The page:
WorldView-1 Garlock Fault, 1 GCP, 23cm RMSE, October, 2016

  • 174km2 surveyed using only one ground reference survey point
  • This WorldView-1 satellite elevation survey is accurate to 23cm RMSE, determined by comparison to 7,343 elevation check points from a highly accurate LiDAR survey
  • June, 2010 WorldView-1 stereo satellite photos processed by PhotoSat in October, 2016

Summary report below:

Gerry Mitchell, P. Geo, Geophysicist, President PhotoSat
October, 2016

A 1m grid of elevation values, covering an area of 174 square kilometres, was produced over a PhotoSat test area in California. The elevation grid was made using geophysical processing of 50cm ground resolution stereo satellite photos taken by the DigitalGlobe WorldView-1 satellite. The stereo satellite elevation processing was referenced to one ground survey point. The elevation surveying accuracy was determined by direct comparison to 7,343 elevation checkpoints extracted from a highly accurate LiDAR survey.

WorldView-1 color image with 50cm contours from the PhotoSat WorldView-1 survey of the California test area.

WorldView-1 color image with 50cm contours from the PhotoSat WorldView-1 survey of the California test area.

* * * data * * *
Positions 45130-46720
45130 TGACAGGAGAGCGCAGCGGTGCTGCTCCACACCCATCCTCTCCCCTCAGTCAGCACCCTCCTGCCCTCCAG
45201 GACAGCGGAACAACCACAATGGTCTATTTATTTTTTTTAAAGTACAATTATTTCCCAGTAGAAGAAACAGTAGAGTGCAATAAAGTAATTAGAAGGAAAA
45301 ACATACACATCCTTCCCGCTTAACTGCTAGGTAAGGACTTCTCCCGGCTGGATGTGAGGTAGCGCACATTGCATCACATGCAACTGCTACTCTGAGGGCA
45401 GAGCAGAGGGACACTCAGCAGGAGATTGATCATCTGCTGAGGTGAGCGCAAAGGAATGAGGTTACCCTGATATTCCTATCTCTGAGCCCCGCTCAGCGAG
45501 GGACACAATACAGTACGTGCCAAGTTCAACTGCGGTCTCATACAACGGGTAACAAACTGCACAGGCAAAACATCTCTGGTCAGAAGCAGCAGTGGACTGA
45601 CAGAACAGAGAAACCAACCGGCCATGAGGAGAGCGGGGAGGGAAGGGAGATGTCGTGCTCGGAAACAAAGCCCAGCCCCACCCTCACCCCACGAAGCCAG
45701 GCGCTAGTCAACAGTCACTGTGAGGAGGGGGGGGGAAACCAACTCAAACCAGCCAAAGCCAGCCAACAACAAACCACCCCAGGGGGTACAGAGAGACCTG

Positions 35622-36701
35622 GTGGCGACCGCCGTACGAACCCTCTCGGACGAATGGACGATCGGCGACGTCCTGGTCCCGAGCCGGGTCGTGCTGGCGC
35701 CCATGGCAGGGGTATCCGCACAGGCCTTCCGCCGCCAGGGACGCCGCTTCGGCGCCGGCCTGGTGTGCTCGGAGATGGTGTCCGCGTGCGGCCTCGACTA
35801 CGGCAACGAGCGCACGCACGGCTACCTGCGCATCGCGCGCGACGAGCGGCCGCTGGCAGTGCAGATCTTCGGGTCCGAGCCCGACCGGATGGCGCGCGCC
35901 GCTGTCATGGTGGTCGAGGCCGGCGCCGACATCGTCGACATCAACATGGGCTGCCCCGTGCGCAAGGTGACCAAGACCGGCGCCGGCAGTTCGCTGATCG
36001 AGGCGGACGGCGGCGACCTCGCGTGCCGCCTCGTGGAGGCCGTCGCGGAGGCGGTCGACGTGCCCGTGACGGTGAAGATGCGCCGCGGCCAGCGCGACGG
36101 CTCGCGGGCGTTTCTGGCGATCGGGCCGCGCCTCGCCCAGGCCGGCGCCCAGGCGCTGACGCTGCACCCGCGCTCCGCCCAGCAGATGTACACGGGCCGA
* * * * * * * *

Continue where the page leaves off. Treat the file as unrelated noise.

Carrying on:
The Garlock Fault was surveyed with LiDAR in April, 2008 by OpenTopography. The location of the LiDAR survey and the area of this WorldView-1 stereo satellite survey accuracy study is shown below. We believe this LiDAR survey data to be accurate to better than 5cm RMSE.

The Garlock Fault OpenTopography LiDAR survey shown on Google Earth. The Garlock Fault LiDAR survey was flown in April, 2008. The location of the WorldView-1 stereo satellite photos, acquired June 20, 2010, is shown by the circle.

The Garlock Fault OpenTopography LiDAR survey shown on Google Earth. The Garlock Fault LiDAR survey was flown in April, 2008. The location of the WorldView-1 stereo satellite photos, acquired June 20, 2010, is shown by the circle.

An elevation image showing the portion of the Opentopography.org LiDAR survey used in this accuracy study. The dimensions of the area are 14.5km east–west by 12km north–south. Lower elevations are blue and higher elevations are red. The oval is the Honda California Test Track.

An elevation image showing the portion of the Opentopography.org LiDAR survey used in this accuracy study. The dimensions of the area are 14.5km east-west by 12km north-south. Lower elevations are blue and higher elevations are red. The oval is the Honda California Test Track.

WorldView-1 50cm resolution orthophoto, created from the WorldView-1 stereo photos, for the area of the LiDAR survey used in this study. The 7.5 mile oval track is the Honda California Test Track. The single ground reference point is shown as a white cross.

WorldView-1 50cm resolution orthophoto, created from the WorldView-1 stereo photos, for the area of the LiDAR survey used in this study. The 7.5 mile oval track is the Honda California Test Track. The single ground reference point is shown as a white cross.

Ground reference point used for the Honda California Test Track area.